On June 10, 2015, the Canadian Competition Bureau launched its new Deceptive Marketing
Practices Digest on a pilot basis. It aims to provide
businesses and consumers with topical guidance on various
advertising and marketing issues from the Bureau's perspective.
The Digest is not a legal document but rather contains
general information intended to promote a better understanding of
the Competition Act and other legislation enforced by the
In this regard, the Digest serves a similar purpose as
the Bureau's previous advertising and marketing-focused
publication, the Misleading Advertising Bulletin.
Going forward, the Digest will be published
periodically on the Bureau's website.
The first edition of the Digest
concentrates on some topical issues arising through online media
and specifically reviews the following:
The Digest reviews the growth of online advertising in
Canada and notes that it has become increasingly prevalent and
sophisticated. The trends of "behavioural advertising"
(i.e., the use of online behavioural data to
target advertising to specific customers) as well as
"geolocation" (i.e., the tracking of
customers' locations) are discussed. Also touched upon
are some emerging issues relating to disclosure in the digital
marketplace, such as (i) advertising falsely posing as information,
(ii) advertised prices that cannot be obtained and hidden costs, as
well as (iii) inadequately disclosed terms and conditions.
Misleading or "fine print" disclaimers
The Digest discusses issues in connection with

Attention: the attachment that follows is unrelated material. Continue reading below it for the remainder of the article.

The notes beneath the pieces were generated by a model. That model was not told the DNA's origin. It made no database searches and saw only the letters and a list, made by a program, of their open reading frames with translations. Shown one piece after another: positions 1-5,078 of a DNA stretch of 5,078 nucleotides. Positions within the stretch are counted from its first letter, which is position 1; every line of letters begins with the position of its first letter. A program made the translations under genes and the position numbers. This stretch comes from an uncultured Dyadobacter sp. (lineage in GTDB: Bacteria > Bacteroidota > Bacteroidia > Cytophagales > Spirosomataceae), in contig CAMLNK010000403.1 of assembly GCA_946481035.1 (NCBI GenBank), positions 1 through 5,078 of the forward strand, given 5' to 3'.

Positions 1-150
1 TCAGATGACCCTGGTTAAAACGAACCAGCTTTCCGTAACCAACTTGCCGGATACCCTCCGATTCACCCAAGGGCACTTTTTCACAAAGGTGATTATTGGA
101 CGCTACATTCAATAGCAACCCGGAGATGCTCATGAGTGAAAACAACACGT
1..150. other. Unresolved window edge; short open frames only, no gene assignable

misleading or obscured disclaimers in advertisements and the
challenges arising from digital formats, which may include banners,
text-based hyperlinks and short video and audio clips, as well as
the interconnectedness of the platforms on which such ads appear.
The fundamental principles underlying the existing criminal and
civil provisions of the Competition Act relating to
representations to the public are also reviewed and are stated to
be relevant and applicable to these digital media issues.
The issue of "astroturfing", or the practice of
creating commercial representations that masquerade as the
authentic experiences and opinions of impartial consumers, is
reviewed in detail along with international efforts to curtail this
The preceding is intended as a timely update on Canadian
intellectual property and technology law. The content is
informational only and does not constitute legal or professional
advice. To obtain such advice, please communicate with our offices
To print this article, all you need is to be registered on Mondaq.com.
Click to Login as an existing user or Register so you can print this article.
Software license agreements generally require the customer to pay fees for the software license and related services, which fees are usually based upon the duration of the license and the manner in which the customer is allowed to use the software, together with applicable taxes and withholdings.
In less than nine months, on July 1, 2017, persons affected by a contravention of Canada's anti-spam legislation will be able to invoke a private right of action to sue for compensation and potentially substantial statutory damages.
Register for Access and our Free Biweekly Alert for
This service is completely free. Access 250,000 archived articles from 100+ countries and get a personalised email twice a week covering developments (and yes, our lawyers like to think you’ve read our Disclaimer).